TROY — On Monday, Council voted 7-1 to increase sewer rates beginning in 2019 to pay for Wastewater Treatment plant and other sewer related improvements.
Council member Brock Heath was not present at the meeting. Robin Oda was the lone “No” vote against the sewer rate increase. On Tuesday, Oda said she would have liked more time to discuss the rate increase proposal, which was why she voted it down.
According to the committee report, the requested adjustments are a zero percent increase 2018, a 1.5 percent increase for 2019 and a 3 percent increase for each year 2020 through 2022. The rates have been recommended by the city auditor to provide stability within the Sewer Fund and to provide the funding for three significant projects from the Sewer Fund in the next five years.
Oda asked Director of Public Service and Safety Patrick Titterington if the rate increase was permanent, if it dropped off after the five years, or returned back to the current rate once the projects were paid for.
Titterington said at the end of the five-year period, city officials will evaluate wastewater treatment budget and operation funds and base a recommendation for rates at that time.
President Marty Baker said the rate can only increase if council approves it in five years.
The three projects include the replacement of the UV disinfection system with an estimated cost of $800,000 to $1 million. The process is used in the summer and is required by the Ohio EPA. The second project is to continue to reline sewer systems, which costs $100,000 per year. The third project is to replace four screw pumps at the Wastewater Plant, which is estimated to cost $1.2 million.
Resident Lester Conard said, “it seems like we are constantly raising, raising, and raising” in regards to sewer rates. Conard asked why the city doesn’t seek grants or pull funds from its general fund to pay for the capital improvement projects at the wastewater treatment plant.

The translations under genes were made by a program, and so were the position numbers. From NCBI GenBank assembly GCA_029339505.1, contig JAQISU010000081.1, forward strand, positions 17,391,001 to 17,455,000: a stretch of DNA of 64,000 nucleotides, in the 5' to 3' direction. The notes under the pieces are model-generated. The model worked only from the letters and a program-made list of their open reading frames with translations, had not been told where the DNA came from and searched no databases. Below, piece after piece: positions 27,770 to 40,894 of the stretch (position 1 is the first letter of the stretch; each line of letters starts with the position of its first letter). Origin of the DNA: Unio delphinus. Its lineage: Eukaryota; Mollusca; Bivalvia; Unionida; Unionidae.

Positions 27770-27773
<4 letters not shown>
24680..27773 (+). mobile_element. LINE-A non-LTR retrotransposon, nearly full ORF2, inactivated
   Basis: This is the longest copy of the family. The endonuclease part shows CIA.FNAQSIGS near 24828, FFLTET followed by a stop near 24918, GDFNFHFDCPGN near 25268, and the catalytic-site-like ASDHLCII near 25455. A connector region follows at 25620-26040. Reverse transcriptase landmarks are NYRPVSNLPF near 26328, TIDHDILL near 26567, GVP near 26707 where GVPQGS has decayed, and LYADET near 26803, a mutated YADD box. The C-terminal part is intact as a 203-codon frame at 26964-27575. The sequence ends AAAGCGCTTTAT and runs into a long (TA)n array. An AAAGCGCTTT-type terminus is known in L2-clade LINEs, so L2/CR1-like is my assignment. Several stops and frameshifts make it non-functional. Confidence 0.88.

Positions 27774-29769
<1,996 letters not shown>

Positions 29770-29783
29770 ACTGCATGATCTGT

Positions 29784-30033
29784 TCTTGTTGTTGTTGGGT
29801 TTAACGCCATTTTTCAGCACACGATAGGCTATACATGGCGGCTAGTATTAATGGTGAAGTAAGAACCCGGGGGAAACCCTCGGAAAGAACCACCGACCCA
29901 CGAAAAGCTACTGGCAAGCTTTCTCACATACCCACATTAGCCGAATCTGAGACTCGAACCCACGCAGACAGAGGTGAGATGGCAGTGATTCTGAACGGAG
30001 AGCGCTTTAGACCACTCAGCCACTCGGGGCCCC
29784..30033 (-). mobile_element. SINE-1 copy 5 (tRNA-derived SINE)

In other news:
William Lutz, at-large council member-elect who will take office in January, addressed council regarding its proposed Amended Complete Streets Policy. Council later voted 7-1 to amend the resolution to remove the Mayor’s Cycling Advocacy Committee from the policy. Council member Robin Oda was the lone “No” vote.
The changes include to define and clarify the scope, extent, and decision making steps and to include public notification processes, prior to decisions related to adding bike shared roads versus dedicated bike lanes.
The resolution will go to a third reading by council as amended.
Prior to the amendment, Lutz said he didn’t feel as though his questions were “adequately answered” in regards to the Mayor’s Cycling Committee’s role in the future recommendations of bike lanes in the city.
Lutz said he isn’t sure if the Mayor’s Cycling committee is the right committee for the Complete Streets notification and recommendations due to no publicized or set meetings and it meets at will.
Lutz said either the city should improve its publication of alternative transportation with street projects or select a council committee that would review the recommendations.
Lester Conard said, with the recent incident in New York City on Oct. 31 when a subject drove purposely on a bike lane and killed eight people, “We are wanting more bike lanes and putting more people in danger if a terrorist or someone does want to run someone down. I think we are better staying with the streets the way they are” and use share lanes instead of dedicated lanes.
Council approved the resolution to extend duty injury leave for Troy Firefighter Brandon Knisley from 90 days to 120 days.
• O-27-2017 Rezoning of Inlots 1302-1304 to B-1, Local Retail District, 322 W. Market St., first reading
The site is the former Valero Station. The rezoning seeks to combine three lots into one to build a new gas station. Public hearing set for Nov. 20.
• O-28-2017 Rezoning of Parcel C06-082005 from R-1AAA, Single-Family Residential to R-3, Single- Family Residential, 2436 McKaig Road, first reading. A public hearing also set for Nov. 20.